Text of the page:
Testing Requirements for Programs Leading to Initial Certification (School Counseling): Candidates must take PRAXIS CORE, SAT, ACT or the GRE. Candidates who do not have passing scores on one or more sections of the test may be required to remediate any deficient area. Remediation may include re-taking and passing the sections that were not passed, taking additional coursework, or other remediation activities. If additional courses are required, the candidate must complete the coursework at a grade of B (3.0) or above and provide an official transcript to the Dean's office prior to internship. Please see advisor for additional details and recommendations.
Prior to admission review, qualified school counseling candidates may take a maximum of six credits; qualified clinical mental health counseling candidates may take a maximum of nine credits.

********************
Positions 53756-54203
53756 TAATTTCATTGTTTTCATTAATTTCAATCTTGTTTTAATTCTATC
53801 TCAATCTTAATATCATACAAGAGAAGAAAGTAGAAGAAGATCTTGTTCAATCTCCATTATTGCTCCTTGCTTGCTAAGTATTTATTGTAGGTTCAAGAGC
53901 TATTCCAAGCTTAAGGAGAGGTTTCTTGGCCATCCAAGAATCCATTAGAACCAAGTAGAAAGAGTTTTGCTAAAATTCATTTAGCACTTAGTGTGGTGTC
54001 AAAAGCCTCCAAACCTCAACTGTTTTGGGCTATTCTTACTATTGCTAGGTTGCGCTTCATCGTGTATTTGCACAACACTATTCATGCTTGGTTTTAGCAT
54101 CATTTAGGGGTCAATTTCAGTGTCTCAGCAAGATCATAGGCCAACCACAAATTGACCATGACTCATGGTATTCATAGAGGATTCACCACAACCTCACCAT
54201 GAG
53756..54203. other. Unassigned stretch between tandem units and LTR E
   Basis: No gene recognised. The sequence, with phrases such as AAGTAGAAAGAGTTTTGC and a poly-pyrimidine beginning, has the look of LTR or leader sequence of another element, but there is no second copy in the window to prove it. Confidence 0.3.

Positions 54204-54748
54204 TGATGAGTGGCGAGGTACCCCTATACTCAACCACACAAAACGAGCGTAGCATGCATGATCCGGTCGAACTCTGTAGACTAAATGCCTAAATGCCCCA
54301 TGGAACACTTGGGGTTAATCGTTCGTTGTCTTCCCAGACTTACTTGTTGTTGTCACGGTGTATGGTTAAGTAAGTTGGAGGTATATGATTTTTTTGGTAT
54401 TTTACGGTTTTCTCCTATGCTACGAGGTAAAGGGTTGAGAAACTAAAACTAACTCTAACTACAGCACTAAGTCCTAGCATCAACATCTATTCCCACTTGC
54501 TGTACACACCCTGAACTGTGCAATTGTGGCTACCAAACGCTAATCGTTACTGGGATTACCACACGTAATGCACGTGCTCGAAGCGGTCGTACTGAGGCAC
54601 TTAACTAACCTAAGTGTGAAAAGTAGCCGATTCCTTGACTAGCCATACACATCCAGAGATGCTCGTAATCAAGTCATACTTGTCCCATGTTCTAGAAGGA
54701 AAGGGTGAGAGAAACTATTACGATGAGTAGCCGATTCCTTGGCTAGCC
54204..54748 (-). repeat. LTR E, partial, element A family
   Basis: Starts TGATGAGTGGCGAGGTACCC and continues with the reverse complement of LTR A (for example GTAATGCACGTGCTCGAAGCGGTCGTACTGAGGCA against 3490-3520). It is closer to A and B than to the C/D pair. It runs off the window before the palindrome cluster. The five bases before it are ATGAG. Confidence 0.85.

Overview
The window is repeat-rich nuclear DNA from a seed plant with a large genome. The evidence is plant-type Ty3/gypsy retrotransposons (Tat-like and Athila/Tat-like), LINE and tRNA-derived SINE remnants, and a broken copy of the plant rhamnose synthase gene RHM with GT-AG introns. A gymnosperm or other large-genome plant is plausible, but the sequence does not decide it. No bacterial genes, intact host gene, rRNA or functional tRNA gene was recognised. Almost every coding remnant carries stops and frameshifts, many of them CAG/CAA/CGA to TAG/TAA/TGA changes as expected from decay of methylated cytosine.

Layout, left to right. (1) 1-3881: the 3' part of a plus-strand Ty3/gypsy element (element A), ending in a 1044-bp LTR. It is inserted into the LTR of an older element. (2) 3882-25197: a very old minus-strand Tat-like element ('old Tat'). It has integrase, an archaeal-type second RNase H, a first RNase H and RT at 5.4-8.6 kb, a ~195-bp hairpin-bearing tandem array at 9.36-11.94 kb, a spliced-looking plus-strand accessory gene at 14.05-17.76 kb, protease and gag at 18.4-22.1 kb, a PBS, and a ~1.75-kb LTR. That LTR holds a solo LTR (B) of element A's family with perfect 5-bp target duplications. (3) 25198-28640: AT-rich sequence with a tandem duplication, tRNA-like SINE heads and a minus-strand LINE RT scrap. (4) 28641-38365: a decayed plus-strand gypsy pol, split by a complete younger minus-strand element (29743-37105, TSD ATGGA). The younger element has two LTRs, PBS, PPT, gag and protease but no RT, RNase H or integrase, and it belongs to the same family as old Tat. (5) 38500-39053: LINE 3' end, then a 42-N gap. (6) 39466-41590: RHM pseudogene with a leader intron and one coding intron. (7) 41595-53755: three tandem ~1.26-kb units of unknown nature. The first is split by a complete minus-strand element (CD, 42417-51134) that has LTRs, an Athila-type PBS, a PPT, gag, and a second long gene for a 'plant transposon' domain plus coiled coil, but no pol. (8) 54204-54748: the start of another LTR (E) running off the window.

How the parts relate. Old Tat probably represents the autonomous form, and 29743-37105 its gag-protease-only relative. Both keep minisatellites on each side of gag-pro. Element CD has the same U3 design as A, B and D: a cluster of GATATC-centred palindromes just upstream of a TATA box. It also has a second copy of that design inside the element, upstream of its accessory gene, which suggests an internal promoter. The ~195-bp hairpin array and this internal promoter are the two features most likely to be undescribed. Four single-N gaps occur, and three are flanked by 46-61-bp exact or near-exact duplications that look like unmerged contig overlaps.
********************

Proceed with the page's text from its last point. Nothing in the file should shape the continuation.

School Counselor Certification
Candidates who have no prior teaching experience but wish to be certified in Connecticut as school counselors may do so by completing 700 clock hours of supervised internship over 10 months in a public, private, or charter school setting prior to completion of the MA.
Advanced Training Certificates
Students are required to have earned a prior master’s or higher degree in a relevant field.
Preparation for Connecticut State Licensure and National Counselor Certification
Candidates who graduate from the clinical mental health master's degree program will have completed the requirements to sit for the National Counselor Exam and the 60 credit hours required to become a licensed professional counselor within the State of Connecticut. School counseling candidates graduate with 48 credits. If they want to seek licensure, they must complete additional courses specified in the Connecticut licensure law that include: Introduction to Substance Abuse, Introduction to Clinical Mental Health Counseling, Trauma and Crisis Intervention, and an internship in a clinical mental health setting. They must have 60 credits in counseling related coursework and also must sit for the National Counselor Exam.
Candidates graduating with a SYC are not covered under these guidelines and need to obtain national certification and state licensure on an individual basis according to guidelines outlined by the National Board of Certified Counselors and Connecticut Department of Public Health.